Reichsbahn operated reasonably well practically until the end of the war
The reasons for this are easy to understand - unlike oil, Germany had an ample supply of coal (Ruhr and Saar region, Kattowitz-Katowice in Poland etc ...). Direct threats for the railway system came only from various partisan groups and from air attacks.
Partisans were a significant threat to the railway system in areas where they operated (Soviet Union, Yugoslavia etc ...) . However, the damage they inflicted was limited (destroying railway tracks, occasionally blowing up railway bridges etc ...) . Germans repaired damage relatively quickly and punishment for local population was severe. Overall, partisan actions against railway system had most impact if they were done in concert with conventional military offensives. One example for this would be the partisan attacks on railway before and during Operation Bagration. Of course, in areas far from front lines and without significant guerilla force railway transport was not endangered by them.
As for air attacks, they could be divided in two categories: strikes by fighter-bombers and attackers, and strikes by medium bombers.
Fighter-bombers and attackers (think the P-47 and the Il-2) did try to interdict trains coming or going from railheads near the frontline. This was not an easy task, as German trains were regularly armed with railway FlaK, and more importantly tended to travel only during the night in areas with heavy enemy air activity. During the day they were dispersed in railway yards, or were hidden in railway tunnels. Railway yards were protected by their own AAA, and railway tunnels were almost indestructible in WW2 (they required precise hits with heavy unguided bombs from low altitude). Also, right until Autumn of 1944 large part of territory under German occupation was simply out of range for fighter-bombers flying relatively low, both in East and West.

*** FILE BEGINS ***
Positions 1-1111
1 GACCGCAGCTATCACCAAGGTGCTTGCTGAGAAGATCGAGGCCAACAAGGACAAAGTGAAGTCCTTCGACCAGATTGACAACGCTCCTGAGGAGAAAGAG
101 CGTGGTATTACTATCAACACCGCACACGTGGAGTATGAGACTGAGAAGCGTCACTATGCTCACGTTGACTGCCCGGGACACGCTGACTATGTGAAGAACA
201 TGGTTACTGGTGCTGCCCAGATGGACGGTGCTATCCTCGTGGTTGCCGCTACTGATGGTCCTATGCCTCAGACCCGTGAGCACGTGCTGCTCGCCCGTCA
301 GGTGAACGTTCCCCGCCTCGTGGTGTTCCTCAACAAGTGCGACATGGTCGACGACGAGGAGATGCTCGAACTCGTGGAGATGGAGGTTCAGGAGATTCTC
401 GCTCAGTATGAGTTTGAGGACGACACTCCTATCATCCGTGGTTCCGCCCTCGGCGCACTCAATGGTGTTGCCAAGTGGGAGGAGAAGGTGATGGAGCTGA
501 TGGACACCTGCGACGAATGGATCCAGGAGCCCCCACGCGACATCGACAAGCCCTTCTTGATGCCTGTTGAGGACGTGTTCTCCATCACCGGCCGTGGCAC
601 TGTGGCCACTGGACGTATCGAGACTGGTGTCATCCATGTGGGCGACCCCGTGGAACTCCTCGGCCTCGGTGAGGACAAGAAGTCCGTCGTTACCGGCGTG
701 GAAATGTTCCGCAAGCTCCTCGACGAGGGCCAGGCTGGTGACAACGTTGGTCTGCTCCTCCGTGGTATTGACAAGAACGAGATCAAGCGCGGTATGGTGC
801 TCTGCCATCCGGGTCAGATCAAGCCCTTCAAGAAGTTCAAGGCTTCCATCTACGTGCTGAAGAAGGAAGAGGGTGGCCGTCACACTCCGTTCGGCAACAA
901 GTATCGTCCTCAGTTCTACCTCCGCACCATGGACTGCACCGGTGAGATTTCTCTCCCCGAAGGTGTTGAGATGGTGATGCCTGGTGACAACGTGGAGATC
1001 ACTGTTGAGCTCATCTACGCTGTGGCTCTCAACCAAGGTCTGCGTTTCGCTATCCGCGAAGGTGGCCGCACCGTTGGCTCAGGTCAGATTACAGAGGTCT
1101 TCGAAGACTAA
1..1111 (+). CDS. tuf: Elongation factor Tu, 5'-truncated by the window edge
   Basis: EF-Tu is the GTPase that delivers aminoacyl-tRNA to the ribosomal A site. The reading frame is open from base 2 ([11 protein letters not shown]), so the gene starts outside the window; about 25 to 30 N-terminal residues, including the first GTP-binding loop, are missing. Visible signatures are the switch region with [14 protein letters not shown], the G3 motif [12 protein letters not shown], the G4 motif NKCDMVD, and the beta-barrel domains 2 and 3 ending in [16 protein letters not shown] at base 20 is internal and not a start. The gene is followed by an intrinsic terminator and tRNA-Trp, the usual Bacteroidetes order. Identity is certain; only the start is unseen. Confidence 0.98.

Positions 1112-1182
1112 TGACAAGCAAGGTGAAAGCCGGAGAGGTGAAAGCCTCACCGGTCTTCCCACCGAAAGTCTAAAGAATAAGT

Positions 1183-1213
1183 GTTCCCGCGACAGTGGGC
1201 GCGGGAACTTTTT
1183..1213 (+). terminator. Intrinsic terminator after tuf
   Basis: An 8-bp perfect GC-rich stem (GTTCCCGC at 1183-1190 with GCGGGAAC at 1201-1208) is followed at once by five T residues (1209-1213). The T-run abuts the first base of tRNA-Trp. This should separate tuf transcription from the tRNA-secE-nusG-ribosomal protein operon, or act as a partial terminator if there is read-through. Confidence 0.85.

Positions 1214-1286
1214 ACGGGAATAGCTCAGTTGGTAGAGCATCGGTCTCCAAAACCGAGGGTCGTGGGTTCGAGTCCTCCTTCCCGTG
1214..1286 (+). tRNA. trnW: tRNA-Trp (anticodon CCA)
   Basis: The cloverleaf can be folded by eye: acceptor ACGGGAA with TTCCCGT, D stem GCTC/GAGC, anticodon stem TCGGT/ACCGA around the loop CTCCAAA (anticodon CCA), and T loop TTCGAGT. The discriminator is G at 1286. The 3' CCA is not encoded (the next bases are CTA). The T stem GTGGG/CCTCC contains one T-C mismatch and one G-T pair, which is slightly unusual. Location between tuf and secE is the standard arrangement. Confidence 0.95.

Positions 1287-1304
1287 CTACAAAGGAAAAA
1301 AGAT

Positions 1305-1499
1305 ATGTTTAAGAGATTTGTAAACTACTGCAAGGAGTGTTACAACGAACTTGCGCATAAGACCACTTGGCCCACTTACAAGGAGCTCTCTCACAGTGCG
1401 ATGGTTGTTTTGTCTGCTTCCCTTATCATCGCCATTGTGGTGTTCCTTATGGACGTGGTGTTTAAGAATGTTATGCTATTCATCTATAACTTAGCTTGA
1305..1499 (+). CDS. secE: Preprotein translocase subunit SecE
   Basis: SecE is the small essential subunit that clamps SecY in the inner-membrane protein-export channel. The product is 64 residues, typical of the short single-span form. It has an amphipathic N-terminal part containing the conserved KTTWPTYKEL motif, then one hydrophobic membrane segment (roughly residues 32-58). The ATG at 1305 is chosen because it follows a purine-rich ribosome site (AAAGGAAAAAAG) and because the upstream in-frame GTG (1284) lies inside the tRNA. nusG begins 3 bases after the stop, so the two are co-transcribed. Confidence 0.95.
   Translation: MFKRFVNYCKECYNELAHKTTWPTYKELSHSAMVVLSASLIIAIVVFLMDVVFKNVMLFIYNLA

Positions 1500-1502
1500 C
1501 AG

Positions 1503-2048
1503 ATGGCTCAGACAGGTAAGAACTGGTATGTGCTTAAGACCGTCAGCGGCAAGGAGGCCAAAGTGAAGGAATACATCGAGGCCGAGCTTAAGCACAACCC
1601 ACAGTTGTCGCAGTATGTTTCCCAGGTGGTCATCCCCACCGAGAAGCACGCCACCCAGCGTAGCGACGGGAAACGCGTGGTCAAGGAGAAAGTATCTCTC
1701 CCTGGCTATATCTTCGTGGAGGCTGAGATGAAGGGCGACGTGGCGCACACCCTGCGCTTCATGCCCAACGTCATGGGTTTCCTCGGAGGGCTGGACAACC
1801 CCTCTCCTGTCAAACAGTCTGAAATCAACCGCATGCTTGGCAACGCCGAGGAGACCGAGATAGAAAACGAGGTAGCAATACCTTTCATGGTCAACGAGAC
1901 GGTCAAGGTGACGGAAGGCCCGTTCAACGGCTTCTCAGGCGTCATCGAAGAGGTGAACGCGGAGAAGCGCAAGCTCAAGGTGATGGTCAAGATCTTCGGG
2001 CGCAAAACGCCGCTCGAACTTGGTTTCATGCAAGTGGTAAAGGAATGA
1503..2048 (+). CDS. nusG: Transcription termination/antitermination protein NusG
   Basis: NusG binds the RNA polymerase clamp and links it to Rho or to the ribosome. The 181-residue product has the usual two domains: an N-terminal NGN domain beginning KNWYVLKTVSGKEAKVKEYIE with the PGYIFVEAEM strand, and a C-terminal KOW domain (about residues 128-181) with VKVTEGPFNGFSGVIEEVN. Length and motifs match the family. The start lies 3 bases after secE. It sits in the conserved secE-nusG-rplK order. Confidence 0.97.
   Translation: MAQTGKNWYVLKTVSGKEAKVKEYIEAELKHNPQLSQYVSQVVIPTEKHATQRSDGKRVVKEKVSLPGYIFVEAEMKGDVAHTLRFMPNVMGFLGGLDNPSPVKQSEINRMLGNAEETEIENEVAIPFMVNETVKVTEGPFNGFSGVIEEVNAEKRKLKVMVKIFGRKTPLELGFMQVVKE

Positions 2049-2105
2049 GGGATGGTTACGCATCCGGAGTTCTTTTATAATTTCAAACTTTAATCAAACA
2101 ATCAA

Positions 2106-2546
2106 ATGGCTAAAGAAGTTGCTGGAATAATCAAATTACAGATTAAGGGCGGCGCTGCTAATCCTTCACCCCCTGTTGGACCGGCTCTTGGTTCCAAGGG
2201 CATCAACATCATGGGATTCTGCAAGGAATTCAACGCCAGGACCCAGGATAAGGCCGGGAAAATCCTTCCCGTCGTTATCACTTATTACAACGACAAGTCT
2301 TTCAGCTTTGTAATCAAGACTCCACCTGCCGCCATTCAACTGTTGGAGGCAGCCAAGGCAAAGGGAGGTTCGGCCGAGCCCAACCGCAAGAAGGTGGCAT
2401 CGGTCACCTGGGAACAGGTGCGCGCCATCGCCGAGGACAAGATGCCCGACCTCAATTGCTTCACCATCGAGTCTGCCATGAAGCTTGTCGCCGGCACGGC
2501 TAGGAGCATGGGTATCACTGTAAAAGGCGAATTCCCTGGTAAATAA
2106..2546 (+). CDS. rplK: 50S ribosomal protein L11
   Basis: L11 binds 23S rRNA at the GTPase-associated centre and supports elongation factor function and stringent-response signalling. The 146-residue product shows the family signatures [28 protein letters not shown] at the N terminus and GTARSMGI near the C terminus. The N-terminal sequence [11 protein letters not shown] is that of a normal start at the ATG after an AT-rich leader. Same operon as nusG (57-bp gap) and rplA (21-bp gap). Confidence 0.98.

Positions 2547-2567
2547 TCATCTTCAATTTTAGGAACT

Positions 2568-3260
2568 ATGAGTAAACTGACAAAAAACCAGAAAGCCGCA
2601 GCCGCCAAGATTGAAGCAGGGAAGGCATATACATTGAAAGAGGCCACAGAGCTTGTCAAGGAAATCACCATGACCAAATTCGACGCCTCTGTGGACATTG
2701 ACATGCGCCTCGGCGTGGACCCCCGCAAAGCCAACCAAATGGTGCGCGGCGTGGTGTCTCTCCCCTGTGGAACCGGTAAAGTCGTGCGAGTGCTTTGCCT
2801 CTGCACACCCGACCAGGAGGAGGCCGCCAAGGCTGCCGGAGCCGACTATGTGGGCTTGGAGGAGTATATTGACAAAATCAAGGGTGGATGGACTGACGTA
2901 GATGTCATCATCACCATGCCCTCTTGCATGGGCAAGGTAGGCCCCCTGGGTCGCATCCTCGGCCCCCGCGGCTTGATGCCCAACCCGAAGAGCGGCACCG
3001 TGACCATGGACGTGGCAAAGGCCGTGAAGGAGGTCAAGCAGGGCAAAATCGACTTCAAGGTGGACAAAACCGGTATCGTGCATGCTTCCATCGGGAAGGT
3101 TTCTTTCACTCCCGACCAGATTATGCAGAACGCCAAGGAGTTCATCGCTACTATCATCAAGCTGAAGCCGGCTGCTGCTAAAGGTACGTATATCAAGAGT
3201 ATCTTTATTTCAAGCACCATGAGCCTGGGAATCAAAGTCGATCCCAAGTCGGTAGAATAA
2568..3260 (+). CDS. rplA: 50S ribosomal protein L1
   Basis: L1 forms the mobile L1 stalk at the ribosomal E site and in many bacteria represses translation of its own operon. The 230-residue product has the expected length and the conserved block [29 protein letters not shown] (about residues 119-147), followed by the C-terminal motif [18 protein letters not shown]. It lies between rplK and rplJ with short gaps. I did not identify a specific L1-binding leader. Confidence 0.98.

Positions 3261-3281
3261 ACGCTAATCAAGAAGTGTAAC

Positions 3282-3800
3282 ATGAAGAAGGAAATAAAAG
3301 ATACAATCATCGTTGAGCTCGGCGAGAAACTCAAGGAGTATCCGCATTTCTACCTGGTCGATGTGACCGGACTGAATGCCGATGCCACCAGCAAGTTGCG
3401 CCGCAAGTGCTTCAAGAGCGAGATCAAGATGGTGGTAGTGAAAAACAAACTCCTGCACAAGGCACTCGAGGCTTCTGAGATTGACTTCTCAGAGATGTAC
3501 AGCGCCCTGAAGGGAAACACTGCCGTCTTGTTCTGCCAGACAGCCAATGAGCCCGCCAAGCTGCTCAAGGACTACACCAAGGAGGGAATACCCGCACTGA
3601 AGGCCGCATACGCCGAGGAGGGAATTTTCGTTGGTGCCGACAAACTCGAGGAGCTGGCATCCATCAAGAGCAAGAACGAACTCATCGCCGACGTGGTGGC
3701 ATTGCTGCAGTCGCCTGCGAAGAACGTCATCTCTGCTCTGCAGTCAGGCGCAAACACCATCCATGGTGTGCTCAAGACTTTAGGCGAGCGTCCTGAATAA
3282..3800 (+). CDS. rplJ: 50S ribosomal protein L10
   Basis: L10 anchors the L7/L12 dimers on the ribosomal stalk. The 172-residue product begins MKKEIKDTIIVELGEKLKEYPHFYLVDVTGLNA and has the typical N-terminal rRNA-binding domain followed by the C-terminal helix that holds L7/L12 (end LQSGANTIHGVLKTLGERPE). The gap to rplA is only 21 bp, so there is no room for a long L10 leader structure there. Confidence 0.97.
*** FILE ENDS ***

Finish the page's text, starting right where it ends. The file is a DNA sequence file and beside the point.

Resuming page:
Medium bombers (think B-26) were used to attack important railway and marshaling yards, railway hubs and non-moving rolling stock in general. They did fly at altitudes where they could avoid the lighter FlaK (20 mm and 37 mm to an extent) but not the heavier 8.8 cm. Overall, their operations were somewhat successful, but Germans countered them by dispersing rolling stock and concentrating AAA. In general, freight railroad cars were difficult to destroy completely (they are essentially wooden boxes on steel wheels), while locomotives were usually hidden. Worth to mention that Germany actually increased production of locomotives during the war. Finally, medium bombers themselves had limited range and could not strike the whole German held territory until late in the war.
As for your novel, bear in mind that last major transports for Auschwitz were Hungarian Jews and that ended on the 9th or 10th July 1944. After that trains mostly carried goods in and out from nearby factories practically until January 1945 when the Soviet offensive liberated the area. SS personnel would not have much problem traveling using trains, especially during the night.